Tuesday, August 27, 2013

Experience of Soil





I pull several bundles of garlic from the loft, bring them down to ground level, trim them of their leaves and roots, and then squeeze, sniff, poke each clove. If all is satisfactory, the bulb is further cleaned. At first culling, I've been losing about 20% to Botrytis mold, depending on variety. Once the bulbs are in the Brooklyn studio, I lose another 10-15% over a seven day period. On top of my other losses earlier in the season, crop yield is about 40% of the total planted. I'm on target to lose 4000 bulbs.

The mold is a consequence of wet soil, said wet soil a consequence of too many rainy days and nights, daily fog and mist, until about July four, when they turn that stuff off for the sake of the crowd. By that date, most of my garlic has been harvested, yet what remains still gets to sit in wet soil. With soil like that, one can only hope for dry weather during harvest, like I had hoped for this season. It didn't work.

Most people comment on the sand that must be my growing medium, but most people don't really give too much thought to the diversity of soil types in what can be a very small area. My farm is predominantly BgA/BgB or Bridgehampton Silt Loam of between 0 and 6% slope. The soil is tight and holds water remarkably well, yet it is still classified as well-drained. The significant property, the available water capacity, is rated at 14.9 inches or very high. From the USDA and NRCS glossary of terms:

"Available water capacity (available moisture capacity)
The capacity of soils to hold water available for use by most plants. It is commonly defined as the difference between the amount of soil water at field moisture capacity and the amount at wilting point. It is commonly expressed as inches of water per inch of soil. The capacity, in inches, in a 60-inch profile or to a limiting layer is expressed as:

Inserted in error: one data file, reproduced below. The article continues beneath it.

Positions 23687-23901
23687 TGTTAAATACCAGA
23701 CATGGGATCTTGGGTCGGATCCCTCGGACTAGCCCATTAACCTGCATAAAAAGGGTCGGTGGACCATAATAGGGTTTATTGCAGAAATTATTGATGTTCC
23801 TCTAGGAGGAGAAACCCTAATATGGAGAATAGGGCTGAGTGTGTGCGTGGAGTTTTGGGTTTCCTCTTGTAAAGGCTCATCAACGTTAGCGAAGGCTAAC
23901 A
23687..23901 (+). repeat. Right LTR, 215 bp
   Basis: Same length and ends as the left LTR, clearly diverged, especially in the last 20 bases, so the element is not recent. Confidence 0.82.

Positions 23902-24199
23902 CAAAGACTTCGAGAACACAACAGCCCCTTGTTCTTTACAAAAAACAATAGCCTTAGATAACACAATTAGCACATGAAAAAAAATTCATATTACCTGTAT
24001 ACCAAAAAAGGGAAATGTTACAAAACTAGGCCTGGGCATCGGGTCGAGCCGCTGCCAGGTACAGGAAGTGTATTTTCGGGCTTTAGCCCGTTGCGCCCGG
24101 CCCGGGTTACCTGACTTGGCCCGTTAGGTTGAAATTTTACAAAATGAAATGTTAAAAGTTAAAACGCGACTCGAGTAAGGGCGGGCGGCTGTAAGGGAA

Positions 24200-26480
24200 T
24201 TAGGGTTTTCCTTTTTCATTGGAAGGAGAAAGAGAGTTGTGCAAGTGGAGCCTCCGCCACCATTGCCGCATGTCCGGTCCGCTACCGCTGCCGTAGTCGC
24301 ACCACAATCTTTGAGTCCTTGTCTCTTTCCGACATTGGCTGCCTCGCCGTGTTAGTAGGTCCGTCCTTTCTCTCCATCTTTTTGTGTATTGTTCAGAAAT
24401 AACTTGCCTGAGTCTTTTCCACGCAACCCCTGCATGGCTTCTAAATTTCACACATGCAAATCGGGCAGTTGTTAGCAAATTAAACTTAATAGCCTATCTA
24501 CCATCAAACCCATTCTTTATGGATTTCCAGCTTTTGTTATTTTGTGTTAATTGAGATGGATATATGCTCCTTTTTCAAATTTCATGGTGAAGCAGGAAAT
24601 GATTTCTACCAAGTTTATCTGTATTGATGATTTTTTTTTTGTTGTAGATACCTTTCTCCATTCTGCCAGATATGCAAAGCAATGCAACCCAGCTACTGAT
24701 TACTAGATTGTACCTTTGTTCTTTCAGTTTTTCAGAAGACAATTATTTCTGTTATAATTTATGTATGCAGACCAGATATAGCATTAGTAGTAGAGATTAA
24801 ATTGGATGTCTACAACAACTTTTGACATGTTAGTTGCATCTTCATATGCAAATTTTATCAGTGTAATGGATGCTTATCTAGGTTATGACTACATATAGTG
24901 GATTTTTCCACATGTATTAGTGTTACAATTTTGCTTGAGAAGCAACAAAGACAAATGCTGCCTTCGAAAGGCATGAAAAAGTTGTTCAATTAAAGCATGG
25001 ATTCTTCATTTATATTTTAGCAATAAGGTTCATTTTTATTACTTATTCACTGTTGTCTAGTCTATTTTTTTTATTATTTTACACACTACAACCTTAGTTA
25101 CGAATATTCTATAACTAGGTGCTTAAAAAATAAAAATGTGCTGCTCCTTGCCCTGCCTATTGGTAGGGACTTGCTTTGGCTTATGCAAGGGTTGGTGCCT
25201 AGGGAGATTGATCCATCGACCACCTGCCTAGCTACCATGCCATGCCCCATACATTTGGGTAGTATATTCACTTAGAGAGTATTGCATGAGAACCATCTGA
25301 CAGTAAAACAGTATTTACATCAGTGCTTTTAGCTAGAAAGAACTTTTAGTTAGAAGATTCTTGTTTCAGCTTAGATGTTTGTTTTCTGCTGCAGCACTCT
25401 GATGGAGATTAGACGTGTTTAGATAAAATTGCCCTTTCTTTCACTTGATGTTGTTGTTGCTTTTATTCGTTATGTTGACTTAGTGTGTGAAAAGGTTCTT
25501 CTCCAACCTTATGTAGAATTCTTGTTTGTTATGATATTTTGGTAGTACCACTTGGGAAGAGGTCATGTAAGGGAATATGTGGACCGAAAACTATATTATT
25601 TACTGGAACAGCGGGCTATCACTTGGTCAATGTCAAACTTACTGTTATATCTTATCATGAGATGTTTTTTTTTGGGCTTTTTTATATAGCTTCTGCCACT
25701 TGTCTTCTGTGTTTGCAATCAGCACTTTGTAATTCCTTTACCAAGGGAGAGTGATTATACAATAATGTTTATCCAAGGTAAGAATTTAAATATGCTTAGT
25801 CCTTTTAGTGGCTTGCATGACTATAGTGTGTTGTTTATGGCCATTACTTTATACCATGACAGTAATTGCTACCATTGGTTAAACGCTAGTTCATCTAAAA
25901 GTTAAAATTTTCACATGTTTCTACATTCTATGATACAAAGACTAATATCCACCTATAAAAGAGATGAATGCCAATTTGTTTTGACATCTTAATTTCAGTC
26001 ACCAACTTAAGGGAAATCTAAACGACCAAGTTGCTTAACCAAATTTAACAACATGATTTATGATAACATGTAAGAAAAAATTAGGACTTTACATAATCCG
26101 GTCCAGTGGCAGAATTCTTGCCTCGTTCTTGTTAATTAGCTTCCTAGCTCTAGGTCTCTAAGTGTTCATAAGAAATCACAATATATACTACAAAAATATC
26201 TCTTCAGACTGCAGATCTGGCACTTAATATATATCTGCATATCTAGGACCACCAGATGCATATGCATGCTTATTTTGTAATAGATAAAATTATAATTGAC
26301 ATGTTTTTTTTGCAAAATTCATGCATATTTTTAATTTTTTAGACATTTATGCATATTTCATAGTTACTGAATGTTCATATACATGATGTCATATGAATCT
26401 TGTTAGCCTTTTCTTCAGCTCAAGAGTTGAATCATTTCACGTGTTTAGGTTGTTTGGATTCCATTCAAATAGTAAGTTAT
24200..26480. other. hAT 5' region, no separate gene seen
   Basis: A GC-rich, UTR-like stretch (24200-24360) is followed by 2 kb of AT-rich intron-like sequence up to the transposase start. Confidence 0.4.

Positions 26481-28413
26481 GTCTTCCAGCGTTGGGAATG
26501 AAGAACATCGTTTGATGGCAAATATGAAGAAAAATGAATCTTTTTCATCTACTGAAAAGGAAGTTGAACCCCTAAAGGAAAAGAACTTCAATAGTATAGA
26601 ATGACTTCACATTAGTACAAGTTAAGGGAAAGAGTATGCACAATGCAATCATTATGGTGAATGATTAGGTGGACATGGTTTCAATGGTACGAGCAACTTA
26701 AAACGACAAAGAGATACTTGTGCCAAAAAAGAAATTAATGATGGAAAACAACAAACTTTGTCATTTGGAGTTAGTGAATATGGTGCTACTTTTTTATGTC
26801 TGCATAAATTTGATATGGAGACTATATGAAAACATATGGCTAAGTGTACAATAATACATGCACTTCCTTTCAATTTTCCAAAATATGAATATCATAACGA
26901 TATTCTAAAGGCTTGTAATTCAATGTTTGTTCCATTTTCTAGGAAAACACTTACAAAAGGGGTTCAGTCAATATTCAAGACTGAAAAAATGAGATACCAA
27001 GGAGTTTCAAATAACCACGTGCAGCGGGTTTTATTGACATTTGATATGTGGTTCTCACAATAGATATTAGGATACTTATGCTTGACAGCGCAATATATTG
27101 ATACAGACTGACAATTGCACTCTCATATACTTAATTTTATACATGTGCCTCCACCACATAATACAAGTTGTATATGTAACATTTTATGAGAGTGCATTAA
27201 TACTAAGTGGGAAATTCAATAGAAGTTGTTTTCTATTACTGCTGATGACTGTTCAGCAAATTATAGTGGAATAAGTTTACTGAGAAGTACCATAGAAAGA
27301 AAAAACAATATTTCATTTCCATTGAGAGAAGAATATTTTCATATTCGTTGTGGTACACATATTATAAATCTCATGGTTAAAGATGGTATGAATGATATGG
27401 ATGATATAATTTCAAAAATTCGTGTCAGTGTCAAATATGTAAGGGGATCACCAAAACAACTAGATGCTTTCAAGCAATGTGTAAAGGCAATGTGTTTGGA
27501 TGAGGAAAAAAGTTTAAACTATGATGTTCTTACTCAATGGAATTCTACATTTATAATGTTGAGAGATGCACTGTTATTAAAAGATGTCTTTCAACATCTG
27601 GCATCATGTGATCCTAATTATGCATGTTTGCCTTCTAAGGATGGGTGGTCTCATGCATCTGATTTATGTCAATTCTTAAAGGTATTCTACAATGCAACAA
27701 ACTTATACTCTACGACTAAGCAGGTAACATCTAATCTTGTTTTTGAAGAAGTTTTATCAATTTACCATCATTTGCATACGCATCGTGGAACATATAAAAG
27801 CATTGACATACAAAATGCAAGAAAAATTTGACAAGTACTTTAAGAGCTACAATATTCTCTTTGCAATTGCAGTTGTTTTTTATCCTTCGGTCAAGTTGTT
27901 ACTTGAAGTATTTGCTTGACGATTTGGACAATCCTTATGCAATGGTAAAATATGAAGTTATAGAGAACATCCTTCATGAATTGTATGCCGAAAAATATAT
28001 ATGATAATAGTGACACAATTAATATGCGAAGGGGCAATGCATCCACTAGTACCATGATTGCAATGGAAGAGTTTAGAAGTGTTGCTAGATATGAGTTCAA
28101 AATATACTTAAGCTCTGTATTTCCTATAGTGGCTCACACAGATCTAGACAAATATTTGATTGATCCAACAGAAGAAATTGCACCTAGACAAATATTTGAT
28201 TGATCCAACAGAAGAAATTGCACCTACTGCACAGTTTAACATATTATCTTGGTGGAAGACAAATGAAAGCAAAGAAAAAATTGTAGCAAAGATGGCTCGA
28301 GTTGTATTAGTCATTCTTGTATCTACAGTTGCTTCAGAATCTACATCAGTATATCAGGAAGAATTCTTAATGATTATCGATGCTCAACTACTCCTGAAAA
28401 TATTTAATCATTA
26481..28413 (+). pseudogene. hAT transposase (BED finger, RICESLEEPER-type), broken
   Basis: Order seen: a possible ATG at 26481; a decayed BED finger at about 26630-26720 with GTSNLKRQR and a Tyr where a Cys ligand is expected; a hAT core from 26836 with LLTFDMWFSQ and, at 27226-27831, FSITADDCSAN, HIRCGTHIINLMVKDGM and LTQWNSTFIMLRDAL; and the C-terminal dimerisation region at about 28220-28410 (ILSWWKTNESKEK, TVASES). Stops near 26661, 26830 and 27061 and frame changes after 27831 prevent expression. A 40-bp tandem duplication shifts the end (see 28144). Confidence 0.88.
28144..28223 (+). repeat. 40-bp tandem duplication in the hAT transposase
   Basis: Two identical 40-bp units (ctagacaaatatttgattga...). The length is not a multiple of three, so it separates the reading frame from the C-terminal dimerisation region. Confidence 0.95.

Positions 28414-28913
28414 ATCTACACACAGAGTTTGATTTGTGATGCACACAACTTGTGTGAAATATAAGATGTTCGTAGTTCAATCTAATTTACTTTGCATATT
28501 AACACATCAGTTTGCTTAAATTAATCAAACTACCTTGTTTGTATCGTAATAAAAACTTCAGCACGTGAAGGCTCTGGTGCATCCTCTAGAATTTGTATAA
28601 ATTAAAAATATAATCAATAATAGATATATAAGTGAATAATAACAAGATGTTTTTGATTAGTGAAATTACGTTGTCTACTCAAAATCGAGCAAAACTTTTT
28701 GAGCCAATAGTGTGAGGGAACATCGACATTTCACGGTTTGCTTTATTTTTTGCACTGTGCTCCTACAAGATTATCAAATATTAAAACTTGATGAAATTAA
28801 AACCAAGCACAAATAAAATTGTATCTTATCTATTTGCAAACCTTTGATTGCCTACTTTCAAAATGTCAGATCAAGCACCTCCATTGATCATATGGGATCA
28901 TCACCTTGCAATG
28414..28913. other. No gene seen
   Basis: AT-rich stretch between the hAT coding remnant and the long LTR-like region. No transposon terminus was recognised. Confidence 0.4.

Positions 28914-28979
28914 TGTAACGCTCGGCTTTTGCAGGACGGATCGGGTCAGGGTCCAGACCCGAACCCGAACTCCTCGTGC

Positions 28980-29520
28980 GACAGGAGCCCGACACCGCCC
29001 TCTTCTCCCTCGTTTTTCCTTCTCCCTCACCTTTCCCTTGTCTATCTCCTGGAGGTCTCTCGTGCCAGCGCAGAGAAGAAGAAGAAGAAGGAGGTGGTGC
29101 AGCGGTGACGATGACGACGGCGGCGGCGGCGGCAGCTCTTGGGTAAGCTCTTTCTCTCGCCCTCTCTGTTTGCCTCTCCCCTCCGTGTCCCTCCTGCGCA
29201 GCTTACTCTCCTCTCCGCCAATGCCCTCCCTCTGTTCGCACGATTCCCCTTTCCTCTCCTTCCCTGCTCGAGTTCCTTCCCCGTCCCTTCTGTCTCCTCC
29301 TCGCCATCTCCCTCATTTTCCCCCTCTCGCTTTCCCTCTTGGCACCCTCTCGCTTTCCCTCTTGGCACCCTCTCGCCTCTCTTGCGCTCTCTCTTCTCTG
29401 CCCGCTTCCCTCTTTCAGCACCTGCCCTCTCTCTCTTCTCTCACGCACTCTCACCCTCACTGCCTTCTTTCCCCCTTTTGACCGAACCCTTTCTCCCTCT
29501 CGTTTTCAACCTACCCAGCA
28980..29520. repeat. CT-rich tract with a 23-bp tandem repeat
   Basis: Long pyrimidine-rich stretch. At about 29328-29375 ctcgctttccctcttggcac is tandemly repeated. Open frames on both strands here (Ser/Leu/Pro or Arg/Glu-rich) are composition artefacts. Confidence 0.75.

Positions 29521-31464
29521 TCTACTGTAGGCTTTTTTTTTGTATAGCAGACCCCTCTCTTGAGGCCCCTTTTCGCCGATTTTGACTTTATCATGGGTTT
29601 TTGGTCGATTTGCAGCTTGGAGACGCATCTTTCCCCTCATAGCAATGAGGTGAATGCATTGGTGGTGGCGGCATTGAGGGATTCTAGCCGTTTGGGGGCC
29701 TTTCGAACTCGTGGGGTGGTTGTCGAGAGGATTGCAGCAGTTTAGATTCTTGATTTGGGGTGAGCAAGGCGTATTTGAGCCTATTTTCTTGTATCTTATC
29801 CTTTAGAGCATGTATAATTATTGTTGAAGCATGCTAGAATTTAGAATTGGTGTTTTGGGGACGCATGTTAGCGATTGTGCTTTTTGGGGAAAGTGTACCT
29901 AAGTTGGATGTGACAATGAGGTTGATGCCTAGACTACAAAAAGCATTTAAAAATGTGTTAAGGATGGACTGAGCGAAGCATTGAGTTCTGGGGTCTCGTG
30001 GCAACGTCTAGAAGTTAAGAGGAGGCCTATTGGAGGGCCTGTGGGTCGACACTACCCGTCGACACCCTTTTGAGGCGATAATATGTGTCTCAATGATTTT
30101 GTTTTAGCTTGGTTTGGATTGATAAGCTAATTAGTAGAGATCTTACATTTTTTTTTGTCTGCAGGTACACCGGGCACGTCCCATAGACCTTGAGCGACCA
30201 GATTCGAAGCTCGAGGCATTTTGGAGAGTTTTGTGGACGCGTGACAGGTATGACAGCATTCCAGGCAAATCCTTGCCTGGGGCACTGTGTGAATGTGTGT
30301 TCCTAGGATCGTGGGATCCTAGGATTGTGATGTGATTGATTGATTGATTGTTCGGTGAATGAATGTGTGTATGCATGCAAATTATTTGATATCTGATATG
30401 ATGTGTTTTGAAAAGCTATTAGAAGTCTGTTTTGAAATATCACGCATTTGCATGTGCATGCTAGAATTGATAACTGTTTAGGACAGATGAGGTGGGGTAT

Very low: 0 to 3 Low: 3 to 6 Moderate: 6 to 9 High: 9 to 12 Very high: More than 12"

In other words, available water capacity describes how much water the soil will hold between deep rains or irrigation cycles and the point at which a plant will wilt due to lack of moisture. 

For comparison, take a look at Southold farmland, near the barn where I cured my garlic. We have two predominate soil groups, RdA and HaA or Riverhead Sandy Loam and Haven Loam of 0 to 2-3% slope. The available water capacity of these soil types is between 4.3 and 5.1 inches or very low. This means plants here will wilt far sooner than plants at the Amagansett farm. Now, don't get me wrong, I do not want the plants to wilt. However, I would rather irrigate when needed over waiting for the rain to stop and watching the bulbs rot in the field or barn. I've decided, if I am to step into another season, I need to set foot onto Haven loam (as was intended, but that is another story).

I spent the last two days packing garlic for folks all over the New York City and Long Island. Each bulb, every clove, has gentle pressure applied by my fingers several times. Each bulb also gets the sniff test, but this is less effective as the scent is not sulphureous, but only a very mild ferment of vegetation. Any bulb with a clove in doubt is rejected. The last thing I want to do is send out a bulb with a few moldy cloves, but even as each is subject to several checks over two weeks, I cannot see inside the clove where it may wait, only to bloom one or two weeks after it ships out. I cannot understand why, but it is worth noting, that not all the varieties are subject to the mold. Turban and Porcelain have had little to none, where as the Rocambole and Marbled Purple Stripe have had some to a lot.

No one decides to farm and finds that all has gone well. It's no different for a new garden. I've been thinking lately that a difference between gardening and farming is simply one's expectations. Gardeners can let things go, a lost tomato here, a rotten squash there, but the farmer is in it to produce! But then, just as a garden gets better with time, as you improve the conditions, so does the farm field. Things really begin to turn the corner around a garden's third year and year four often comes as a great surprise -how did all this happen?!








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